By Associated Press
“You have been through much together. Glad I could help!” the president wrote.
The outcome dealt a major blow to one of the Navy’s most high-profile war crimes cases and exposed a generational conflict within the ranks of the elite special operations forces.
Gallagher could face up to four months imprisonment for the single conviction along with a reduction in rank, forfeiture of two-thirds of his pay and a reprimand.
In the military justice system, the jury decides the sentence.
Asked in an interview Wednesday on the Fox News show “Fox & Friends” what his message might be to future Navy SEALs, Gallagher said he would tell them that “loyalty is a trait that seems to be lost. ... You’re there to watch your brother’s back, and he’s there to watch your back.”
Speaking of his accusers, Gallagher said, “this small group of SEALs that decided to concoct this story in no way, shape or form represent the community that I love.”
Gallagher also thanked Fox News “for being behind us from Day 1,” and also thanked Trump along with Republican Reps. Duncan Hunter of California and Ralph Norman of South Carolina.
Trump, a regular viewer of the Fox morning program, responded on Twitter:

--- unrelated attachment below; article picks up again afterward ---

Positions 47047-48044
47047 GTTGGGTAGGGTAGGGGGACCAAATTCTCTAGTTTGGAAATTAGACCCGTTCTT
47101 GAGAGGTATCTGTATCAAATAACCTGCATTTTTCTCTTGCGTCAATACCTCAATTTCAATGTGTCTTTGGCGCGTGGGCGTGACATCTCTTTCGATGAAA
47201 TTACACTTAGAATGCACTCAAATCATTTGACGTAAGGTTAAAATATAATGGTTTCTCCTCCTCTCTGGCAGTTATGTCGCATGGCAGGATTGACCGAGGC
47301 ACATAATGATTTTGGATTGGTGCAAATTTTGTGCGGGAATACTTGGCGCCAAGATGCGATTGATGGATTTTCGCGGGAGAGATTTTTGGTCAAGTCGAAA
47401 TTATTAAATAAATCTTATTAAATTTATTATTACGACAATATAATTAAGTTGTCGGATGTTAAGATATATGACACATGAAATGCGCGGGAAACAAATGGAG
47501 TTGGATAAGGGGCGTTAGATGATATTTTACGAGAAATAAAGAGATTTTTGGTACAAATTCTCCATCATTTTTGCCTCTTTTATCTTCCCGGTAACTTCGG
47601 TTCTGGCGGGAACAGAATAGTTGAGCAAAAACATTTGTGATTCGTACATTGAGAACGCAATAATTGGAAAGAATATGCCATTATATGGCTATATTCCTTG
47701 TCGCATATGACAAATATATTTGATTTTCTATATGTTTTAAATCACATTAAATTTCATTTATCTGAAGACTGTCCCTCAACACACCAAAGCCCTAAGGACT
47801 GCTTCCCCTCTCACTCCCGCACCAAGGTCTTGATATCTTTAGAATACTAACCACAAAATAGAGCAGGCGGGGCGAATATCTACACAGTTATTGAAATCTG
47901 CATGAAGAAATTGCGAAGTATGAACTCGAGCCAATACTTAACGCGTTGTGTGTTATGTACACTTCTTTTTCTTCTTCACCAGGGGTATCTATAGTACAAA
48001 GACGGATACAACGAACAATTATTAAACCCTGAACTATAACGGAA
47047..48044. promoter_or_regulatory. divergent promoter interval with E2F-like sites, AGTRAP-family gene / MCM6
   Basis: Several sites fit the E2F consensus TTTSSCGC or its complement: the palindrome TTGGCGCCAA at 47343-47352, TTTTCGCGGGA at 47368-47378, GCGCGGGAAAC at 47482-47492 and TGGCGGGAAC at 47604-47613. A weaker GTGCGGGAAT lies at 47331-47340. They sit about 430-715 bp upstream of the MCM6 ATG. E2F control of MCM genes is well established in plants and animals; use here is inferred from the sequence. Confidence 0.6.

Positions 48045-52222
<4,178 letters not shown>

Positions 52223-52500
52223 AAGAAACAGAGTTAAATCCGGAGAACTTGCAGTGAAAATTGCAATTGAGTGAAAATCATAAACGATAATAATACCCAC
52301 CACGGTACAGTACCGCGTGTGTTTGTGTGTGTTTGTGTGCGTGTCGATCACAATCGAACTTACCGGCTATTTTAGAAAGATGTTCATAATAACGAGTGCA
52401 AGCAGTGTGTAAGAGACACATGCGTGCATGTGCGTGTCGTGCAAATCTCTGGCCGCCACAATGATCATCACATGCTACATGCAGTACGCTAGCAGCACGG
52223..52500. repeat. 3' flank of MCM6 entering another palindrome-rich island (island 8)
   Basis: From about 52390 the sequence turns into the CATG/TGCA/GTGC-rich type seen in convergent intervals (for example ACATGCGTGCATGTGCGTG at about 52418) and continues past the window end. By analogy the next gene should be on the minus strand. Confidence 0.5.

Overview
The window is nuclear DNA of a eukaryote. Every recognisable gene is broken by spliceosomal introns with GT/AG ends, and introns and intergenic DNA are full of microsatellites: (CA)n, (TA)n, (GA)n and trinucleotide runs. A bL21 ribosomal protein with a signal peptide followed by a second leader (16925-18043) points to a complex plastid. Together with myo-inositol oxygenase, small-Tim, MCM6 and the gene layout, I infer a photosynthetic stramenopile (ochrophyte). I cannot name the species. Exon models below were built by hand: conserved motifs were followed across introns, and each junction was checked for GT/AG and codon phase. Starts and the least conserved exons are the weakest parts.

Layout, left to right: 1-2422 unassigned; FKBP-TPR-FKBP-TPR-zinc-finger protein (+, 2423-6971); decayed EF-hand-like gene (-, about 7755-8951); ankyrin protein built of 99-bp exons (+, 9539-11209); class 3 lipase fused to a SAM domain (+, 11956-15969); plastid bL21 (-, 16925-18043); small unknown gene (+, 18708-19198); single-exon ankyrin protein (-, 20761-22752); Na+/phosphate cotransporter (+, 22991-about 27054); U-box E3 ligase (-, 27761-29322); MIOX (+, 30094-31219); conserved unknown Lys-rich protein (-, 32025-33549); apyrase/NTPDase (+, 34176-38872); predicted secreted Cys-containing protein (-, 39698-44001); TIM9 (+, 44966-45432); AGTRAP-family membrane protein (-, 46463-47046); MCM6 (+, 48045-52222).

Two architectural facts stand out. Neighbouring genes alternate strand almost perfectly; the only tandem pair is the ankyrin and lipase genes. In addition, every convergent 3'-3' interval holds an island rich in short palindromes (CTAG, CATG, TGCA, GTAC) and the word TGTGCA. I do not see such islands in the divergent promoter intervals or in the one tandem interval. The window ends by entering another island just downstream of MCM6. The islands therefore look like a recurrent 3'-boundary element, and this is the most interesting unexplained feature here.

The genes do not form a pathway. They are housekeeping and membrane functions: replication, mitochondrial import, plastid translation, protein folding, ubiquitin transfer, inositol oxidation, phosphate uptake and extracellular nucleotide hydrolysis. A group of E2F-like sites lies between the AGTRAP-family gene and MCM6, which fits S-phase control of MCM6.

Gallagher’s wife, Andrea, has vowed to continue to take action over what she has described as prosecutorial misconduct and a shoddy investigation that led to her husband going to trial. She said she wants Naval Special Warfare Group 1 Commodore Capt. Matthew D. Rosenbloom to resign, among other things.
Defense lawyers said Gallagher was framed by junior disgruntled platoon members who fabricated the allegations to oust their chief. They said the lead investigator built the probe around their stories instead of seeking the truth.
They said there was no physical evidence to support the allegations because no corpse was ever recovered and examined by a pathologist.
The prosecution said Gallagher was incriminated by his own text messages and photos, including one of him holding the dead militant up by the hair and clutching a knife in his other hand.
“Got him with my hunting knife,” Gallagher wrote in a text with the photo.
The defense said it was just gallows humor and pointed out that almost all platoon members who testified against him also posed with the corpse.
The jury of five Marines and two sailors, including a SEAL, comprises mainly seasoned combat veterans who served in Iraq. Several lost friends in war.